More than 30,000 Britons on low incomes are set to get a pay rise of up to 400 a year after an increase in the living wage. The voluntary minimum pay rate, set to cover the basic cost of living, has gone up by 20p to 7.65 ($14.69) an hour.
In London, where living expenses are higher, the rate is up 25p to 8.80. The living wage is significantly higher than the legal minimum wage of 6.31 an hour for adults over 21.
The new London rate was announced this week at Great Ormond Street Hospital, which has signed up to the living wage scheme.
London Mayor Boris Johnson said paying a living wage was in keeping with being a believer in capitalism and Thatcherite ideals as well as those of social justice.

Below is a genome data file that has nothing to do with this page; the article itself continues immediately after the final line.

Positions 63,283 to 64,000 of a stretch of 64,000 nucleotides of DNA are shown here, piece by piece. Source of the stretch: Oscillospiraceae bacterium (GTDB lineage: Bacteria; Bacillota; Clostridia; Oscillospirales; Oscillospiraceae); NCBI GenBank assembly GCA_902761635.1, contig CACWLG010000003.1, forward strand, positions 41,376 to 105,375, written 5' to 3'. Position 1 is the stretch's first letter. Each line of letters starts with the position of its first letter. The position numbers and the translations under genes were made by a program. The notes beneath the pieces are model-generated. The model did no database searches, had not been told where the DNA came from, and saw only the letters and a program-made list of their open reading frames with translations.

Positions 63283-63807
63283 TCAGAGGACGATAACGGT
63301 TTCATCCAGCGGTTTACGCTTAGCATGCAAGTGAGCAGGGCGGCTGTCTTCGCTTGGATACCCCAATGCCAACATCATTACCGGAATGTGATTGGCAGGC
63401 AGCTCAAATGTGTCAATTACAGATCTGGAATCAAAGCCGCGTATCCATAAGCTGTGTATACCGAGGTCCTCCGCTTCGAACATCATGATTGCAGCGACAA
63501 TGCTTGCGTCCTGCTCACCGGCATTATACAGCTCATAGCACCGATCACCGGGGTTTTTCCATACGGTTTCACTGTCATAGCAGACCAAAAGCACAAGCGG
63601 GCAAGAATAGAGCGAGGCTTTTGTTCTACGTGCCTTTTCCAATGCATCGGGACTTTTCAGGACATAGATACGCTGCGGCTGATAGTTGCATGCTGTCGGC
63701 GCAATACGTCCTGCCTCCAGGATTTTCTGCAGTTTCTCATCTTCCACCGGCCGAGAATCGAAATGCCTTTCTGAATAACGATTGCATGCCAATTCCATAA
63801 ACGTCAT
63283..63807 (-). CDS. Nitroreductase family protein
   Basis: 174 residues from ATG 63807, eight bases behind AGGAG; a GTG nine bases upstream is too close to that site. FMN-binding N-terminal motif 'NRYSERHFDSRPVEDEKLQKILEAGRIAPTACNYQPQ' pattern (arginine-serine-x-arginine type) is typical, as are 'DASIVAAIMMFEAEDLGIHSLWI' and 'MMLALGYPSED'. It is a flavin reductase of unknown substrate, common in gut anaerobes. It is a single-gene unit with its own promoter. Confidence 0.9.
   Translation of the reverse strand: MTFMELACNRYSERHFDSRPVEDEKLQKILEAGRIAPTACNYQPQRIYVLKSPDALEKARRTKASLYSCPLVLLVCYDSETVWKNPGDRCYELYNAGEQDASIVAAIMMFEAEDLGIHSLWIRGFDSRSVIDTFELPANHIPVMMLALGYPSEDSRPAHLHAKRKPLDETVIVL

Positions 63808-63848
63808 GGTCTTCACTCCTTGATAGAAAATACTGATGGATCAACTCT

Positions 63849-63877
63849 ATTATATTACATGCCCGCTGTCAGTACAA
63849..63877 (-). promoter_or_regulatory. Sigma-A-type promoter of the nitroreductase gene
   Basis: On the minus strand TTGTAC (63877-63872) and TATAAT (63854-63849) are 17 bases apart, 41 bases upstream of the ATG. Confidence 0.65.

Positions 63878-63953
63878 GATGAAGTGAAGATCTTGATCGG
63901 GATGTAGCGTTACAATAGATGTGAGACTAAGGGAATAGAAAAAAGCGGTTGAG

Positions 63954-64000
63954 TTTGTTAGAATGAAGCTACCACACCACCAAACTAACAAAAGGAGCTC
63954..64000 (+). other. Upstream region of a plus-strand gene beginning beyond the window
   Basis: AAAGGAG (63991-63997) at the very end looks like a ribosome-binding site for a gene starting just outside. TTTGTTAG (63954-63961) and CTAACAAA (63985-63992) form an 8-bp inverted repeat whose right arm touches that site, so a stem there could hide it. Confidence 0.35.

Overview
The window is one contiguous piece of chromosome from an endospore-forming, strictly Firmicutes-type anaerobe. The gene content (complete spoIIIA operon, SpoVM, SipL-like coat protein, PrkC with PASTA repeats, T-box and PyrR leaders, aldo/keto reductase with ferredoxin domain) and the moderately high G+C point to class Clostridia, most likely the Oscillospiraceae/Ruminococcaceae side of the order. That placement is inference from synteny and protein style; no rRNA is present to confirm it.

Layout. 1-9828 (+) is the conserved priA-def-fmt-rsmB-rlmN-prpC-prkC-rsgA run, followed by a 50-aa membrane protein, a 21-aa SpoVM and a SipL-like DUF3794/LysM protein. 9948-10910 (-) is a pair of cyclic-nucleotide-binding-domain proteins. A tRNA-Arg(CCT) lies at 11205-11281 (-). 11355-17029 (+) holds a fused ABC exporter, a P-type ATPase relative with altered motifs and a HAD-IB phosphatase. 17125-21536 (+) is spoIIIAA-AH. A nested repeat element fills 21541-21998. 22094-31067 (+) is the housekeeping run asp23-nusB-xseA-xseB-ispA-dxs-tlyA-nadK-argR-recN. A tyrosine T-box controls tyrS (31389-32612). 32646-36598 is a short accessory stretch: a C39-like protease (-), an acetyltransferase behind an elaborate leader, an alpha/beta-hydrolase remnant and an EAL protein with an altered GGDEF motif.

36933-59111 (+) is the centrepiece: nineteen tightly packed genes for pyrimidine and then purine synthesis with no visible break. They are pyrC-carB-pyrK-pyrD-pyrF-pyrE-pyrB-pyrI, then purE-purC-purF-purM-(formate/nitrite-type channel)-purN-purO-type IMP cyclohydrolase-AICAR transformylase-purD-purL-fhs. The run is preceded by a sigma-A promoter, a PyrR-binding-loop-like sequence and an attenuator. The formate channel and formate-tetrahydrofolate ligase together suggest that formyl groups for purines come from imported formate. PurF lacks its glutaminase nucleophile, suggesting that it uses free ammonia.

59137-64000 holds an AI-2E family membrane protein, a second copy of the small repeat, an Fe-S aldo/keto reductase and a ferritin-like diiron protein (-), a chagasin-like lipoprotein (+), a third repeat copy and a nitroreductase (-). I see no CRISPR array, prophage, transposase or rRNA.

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Some 432 employers belong to the scheme, up from 78 a year ago, including major household names such as Barclays, Oxfam, Legal and General, the National Portrait Gallery and KPMG. Numerous smaller businesses, town halls and charities have pledged to pay the living wage.
The idea got further traction this week when Labour Party leader Ed Miliband announced that Labour would give tax rebates to companies paying a living wage.